One part Wishbone and one part Saturday morning cartoon, Entertainment One's new straight-to-DVD movie, Vampire Dog, is a fun family friendly movie that is great for any family with young children. This family friendly movie is a perfect fit for any young child's Halloween party. The story centers on five hundred year old vampire dog named Fang (voiced by SNL alum Norm MacDonald). Macdonald's voice work gives fang the same personality as Wishbone. For those who don't know, Wishbone was a little Jack Russell Terrier who promoted literacy in his own show on PBS during the 90's. He was voiced by Larry Brantley. While Fang might not be a Jack Russell, his small stature and attitude imbued by MacDonald make him just as much a joy to watch as Wishbone. Vampire Dog has a lot of good for parents and kids alike. Parents will like the central themes of believing in oneself and overcoming bullies. Sure, Vampire Dog is a Halloween movie on the surface. But being that bullying is such a hot button issue right now, it's nice to still be able to get these positive messages in there, at the same time without being too preachy. Parents will also appreciate the theme of friendship exemplified by Fang and his young owner and friend, Ace Cunningham. Fang and Ace meet after Ace and his mother move to a new town and Ace's mother takes a job as the new music teacher at Lugosi Public School. Yes, that's Lugosi as in the famed horror actor, Bela Lugosi. There's also reference made late in the movie to the classic, The Wizard of Oz. Parents and movie buffs will especially appreciate these references to Hollywood's old guard. And of course there are just enough fart jokes to make any young audiences laugh riotously. Most of those jokes come from Fang. Even more family friendly is that instead of drinking blood, Fang eats red jello. Just like Garfield despises the thought of eating mice, Fang explains to Ace and his young love interest, Skylar, why he prefers jello to blood. That explanation is worth its own share of laughs, too. Vampire Dog offers a lot of enjoyment both for kids and parents alike. For all the positive messages, fart jokes and other great elements, there's no denying that the two sub-stories contained within the main plot have more holes than a pound of Swiss cheese. A school can't just be shut down on one person's whim, for example. And that the school's principal would be involved in such a scheme would get him not only fired, but arrested too, for accepting bribes. That's just a couple in a handful of issues that come up in the near ninety minute feature. But those holes can be forgiven considering the laughs that families will have throughout the movie. Along with all the jokes, there is also plenty of physical comedy on the part of Frank (Ron Pederson). Frank is the bumbling assistant to the evil Cruella DeVille style villain, Dr. Warhol (Amy Matysio). Frank constantly has to do Dr. Warhol's bidding in her attempts to trap Fang and get the secret of immortality hidden in his blood. She wants to trap him as she is trying to come up with a new anti-aging cream that will make her rich. Fang constantly gets the better of both Frank and Warhol every time though. And each time, Frank ends up the butt of the jokes. Many times, he even ends up on his butt, too. Vampire Dog isn't meant to be one of those movies that audiences watch every year. Audiences need to keep in mind that it wasn't meant to be a ground breaking epic for young audiences. Being that Halloween comes not that long after the start of the new school year, the anti-bullying and pro friendship messages are nice tie-ins with the general Halloween theme of the story since most schools across the country have just gotten back into session for the new year. And with any luck, the references to Hollywood's old guard will get younger audiences interested in the film industry's golden era, reminding them of what used to make Hollywood truly great. All combined, everything put into Vampire Dog may not make it the most memorable Halloween movie ever written. But it is still one that families will enjoy every year. It's available now in stores and online.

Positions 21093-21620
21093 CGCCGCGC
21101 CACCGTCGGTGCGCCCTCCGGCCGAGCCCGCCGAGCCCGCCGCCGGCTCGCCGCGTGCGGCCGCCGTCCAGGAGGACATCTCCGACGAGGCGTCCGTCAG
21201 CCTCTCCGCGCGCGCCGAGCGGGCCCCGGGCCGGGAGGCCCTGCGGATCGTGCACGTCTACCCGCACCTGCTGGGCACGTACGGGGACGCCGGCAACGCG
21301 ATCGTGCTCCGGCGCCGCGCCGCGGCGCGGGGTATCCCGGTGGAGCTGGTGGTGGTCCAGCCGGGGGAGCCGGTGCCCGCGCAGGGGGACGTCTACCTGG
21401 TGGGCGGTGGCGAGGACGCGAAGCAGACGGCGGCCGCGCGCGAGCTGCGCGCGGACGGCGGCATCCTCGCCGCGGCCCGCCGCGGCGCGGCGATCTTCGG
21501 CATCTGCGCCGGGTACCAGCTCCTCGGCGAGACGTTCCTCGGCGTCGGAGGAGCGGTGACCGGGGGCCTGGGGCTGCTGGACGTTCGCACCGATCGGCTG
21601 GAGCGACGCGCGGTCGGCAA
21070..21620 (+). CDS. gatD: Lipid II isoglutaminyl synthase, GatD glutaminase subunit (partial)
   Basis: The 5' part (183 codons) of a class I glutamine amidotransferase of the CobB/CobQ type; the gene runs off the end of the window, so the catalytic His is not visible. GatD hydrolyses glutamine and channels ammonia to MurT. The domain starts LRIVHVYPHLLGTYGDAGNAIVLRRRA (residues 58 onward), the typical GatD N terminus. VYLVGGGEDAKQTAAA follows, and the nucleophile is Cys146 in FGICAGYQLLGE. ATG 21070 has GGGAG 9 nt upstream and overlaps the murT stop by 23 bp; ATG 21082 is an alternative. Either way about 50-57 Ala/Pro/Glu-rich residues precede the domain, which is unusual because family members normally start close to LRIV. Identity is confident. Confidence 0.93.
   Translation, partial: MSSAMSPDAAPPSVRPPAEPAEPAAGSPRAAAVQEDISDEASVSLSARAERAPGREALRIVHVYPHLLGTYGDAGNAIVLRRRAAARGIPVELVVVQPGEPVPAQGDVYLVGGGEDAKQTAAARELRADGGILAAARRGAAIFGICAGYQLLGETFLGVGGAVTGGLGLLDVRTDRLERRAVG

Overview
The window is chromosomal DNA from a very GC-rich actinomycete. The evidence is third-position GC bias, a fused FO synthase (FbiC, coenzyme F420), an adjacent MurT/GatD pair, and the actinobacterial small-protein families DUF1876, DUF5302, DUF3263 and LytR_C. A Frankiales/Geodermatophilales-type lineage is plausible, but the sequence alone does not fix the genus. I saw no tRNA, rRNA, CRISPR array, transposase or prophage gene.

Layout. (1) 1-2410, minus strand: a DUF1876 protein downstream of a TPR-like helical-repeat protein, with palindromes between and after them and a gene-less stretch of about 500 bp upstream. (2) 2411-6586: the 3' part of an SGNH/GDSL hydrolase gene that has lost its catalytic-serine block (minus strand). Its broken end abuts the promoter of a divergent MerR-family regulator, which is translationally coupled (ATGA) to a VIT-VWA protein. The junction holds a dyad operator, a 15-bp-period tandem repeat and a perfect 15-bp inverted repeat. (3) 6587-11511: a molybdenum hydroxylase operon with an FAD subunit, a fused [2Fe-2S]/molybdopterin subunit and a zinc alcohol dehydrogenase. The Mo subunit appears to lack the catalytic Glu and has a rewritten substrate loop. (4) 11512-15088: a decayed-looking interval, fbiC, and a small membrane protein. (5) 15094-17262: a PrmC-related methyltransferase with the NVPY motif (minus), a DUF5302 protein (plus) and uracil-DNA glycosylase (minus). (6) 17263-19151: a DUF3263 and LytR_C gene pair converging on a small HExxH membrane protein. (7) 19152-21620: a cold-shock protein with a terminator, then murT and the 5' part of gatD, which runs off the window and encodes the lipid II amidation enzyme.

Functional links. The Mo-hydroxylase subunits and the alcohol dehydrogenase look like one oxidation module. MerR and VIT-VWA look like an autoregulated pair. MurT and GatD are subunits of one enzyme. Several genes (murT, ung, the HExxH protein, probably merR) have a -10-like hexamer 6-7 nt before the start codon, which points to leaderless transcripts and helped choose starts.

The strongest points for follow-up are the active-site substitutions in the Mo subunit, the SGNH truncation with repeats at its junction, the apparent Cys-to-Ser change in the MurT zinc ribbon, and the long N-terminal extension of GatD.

Philip S
Philip S